Recent efforts to develop a treatment for Alzheimer’s disease and other dementias have focused heavily on removing toxic tau proteins from the brain. The tau protein is known to bind … Continue Reading Study shows that structure of toxic tau aggregates determines type of dementia, and rate of progression.
Alzheimer’s disease is a neurodegenerative disorder characterized by progressive memory loss and cognitive dysfunction. It affects more than 30 million people worldwide, including an estimated 5.4 million Americans. One in … Continue Reading Dysfunction in neuronal transport mechanism linked to Alzheimer’s disease.
For decades, scientists have known that people with two copies of a gene called apolipoprotein E4, or ApoE4, are much more likely to have Alzheimer’s disease at age 65 than … Continue Reading Study shows why people with the ApoE4 gene are more susceptible to Alzheimer’s disease.
It is known that during disease, tau protein gets modified, changes its location in nerve cells and then aggregates. In healthy nerve cells, tau resides in a part of the … Continue Reading Previously unknown tau pathway leading to Alzheimer’s disease identified.
In Alzheimer’s, a build-up of plaque and dysfunctional proteins in the brain are known to be hallmarks of the disease. While the majority of Alzheimer’s research has focused on accumulation … Continue Reading New technique reveals that tau predicts Alzheimer’s disease progression.
Tauopathies are neurodegenerative diseases that are signified by the presence of irregular tangle-like clumps of the protein tau that appear in the brain and accumulate during as the disease progresses. … Continue Reading Study identifies a previously unknown mechanism of neurofibrillary tangle formation.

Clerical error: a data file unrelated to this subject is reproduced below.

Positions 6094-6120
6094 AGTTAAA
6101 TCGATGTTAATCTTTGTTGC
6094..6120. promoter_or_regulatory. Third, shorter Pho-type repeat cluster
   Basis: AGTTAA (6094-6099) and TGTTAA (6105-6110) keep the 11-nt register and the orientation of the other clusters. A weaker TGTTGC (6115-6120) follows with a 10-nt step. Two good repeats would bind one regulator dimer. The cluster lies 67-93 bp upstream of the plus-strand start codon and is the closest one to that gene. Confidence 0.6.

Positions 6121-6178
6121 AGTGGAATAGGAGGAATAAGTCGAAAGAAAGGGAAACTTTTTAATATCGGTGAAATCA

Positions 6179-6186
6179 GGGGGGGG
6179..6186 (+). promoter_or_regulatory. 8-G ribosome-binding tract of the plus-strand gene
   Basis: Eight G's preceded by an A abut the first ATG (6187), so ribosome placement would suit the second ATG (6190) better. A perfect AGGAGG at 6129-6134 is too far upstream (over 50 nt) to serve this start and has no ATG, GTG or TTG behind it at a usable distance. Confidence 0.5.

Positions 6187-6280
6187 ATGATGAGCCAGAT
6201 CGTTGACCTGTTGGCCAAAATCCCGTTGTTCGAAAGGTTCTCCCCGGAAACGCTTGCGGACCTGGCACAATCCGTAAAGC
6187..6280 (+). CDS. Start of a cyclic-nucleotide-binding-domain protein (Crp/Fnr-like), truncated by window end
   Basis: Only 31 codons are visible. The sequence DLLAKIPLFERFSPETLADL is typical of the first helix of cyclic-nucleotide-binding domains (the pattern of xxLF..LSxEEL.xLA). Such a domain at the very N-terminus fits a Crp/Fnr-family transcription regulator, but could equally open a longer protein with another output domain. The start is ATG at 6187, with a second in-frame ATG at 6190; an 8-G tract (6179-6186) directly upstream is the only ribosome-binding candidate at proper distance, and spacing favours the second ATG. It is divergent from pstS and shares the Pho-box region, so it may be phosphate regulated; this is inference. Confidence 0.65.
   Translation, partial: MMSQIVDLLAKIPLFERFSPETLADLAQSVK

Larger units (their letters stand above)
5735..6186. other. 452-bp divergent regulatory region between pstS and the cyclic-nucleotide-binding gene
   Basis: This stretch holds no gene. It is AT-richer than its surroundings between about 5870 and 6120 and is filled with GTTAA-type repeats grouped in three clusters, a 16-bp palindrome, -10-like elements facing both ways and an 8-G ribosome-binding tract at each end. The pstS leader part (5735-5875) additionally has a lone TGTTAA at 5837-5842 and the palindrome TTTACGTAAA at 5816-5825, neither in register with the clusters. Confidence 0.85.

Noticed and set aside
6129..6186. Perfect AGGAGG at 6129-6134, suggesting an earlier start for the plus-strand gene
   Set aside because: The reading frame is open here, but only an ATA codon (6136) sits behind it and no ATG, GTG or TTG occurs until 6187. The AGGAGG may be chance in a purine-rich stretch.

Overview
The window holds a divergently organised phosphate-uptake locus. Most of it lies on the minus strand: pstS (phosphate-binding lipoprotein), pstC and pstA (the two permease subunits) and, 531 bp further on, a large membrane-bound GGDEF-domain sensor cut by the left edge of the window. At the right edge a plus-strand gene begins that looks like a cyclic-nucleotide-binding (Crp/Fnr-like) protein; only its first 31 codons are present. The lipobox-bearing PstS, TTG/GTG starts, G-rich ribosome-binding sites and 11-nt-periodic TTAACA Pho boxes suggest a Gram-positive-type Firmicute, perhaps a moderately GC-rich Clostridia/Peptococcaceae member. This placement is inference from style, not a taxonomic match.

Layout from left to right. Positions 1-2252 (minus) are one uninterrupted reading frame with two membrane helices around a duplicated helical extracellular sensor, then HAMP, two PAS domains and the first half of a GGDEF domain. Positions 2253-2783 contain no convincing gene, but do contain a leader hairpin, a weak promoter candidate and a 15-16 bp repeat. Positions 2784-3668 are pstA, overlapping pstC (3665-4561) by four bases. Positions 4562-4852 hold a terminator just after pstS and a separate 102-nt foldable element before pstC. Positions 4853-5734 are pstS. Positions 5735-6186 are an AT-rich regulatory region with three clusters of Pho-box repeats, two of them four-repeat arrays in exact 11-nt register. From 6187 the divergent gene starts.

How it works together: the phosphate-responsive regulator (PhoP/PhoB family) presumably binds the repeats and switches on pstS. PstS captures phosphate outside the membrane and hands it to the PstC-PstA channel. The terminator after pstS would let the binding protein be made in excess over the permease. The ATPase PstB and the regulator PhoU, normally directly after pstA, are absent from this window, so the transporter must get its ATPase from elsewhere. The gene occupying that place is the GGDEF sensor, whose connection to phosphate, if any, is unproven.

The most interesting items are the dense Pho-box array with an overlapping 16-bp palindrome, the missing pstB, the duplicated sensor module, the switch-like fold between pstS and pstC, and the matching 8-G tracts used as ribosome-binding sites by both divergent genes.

Examining post-mortem tissue from the brains of people with Alzheimer’s disease, Stanford University researchers state they have identified what appear to be iron-containing microglia, specialized scavenger cells that sometimes become … Continue Reading A human study identifies region specific iron-containing microglia in Alzheimer’s brains.
Through studying brain scans and cerebrospinal fluid of healthy adults researchers at Washington University have shown that changes in key biomarkers of Alzheimer’s disease during midlife can help identify those who … Continue Reading First ever large-scale human study validates multiple biomarkers for Alzheimer’s disease.
Alzheimer’s disease is the most common form of dementia, affecting over 44 million people worldwide. Inside the brain, Alzheimer’s disease is characterized by loss of neurons, and presence of abnormal … Continue Reading Protein involved in Alzheimer’s proven to have a role in weakening synaptic plasticity.
Degeneration of the white matter of the brain may be an early marker of specific types of Alzheimer’s disease (AD), including early-onset AD, according to results of a new study … Continue Reading Researchers identify specific types of Alzheimer’s disease using white matter neuroimaging test.
A new UCLA study takes another step toward the early understanding of a degenerative brain condition called chronic traumatic encephalopathy, or CTE, which affects athletes in contact sports who are … Continue Reading Neuroimaging study identifies characteristic pattern of protein deposits in brains of retired athletes who suffered concussions.
After six years of painstaking research, a UCLA-led team has validated the first standardized protocol for measuring one of the earliest signs of Alzheimer’s disease, the atrophy of the part … Continue Reading Harmonized neuroimaging protocol for measuring early sign of Alzheimer’s has been developed.
A unique class of proteins in the human body has the ability to alter their configuration. These so-named intrinsically disordered proteins (IDPs) lack a fixed or ordered three-dimensional structure, which … Continue Reading Researchers investigate how form affects function and aggregation of tau protein in the brain.
Drugs that boost the function of a specific type of neurotransmitter receptor may provide benefit to patients with the second most common type of dementia, according to research by scientists … Continue Reading Scientists boost receptor-function to treat Frontotemporal dementia.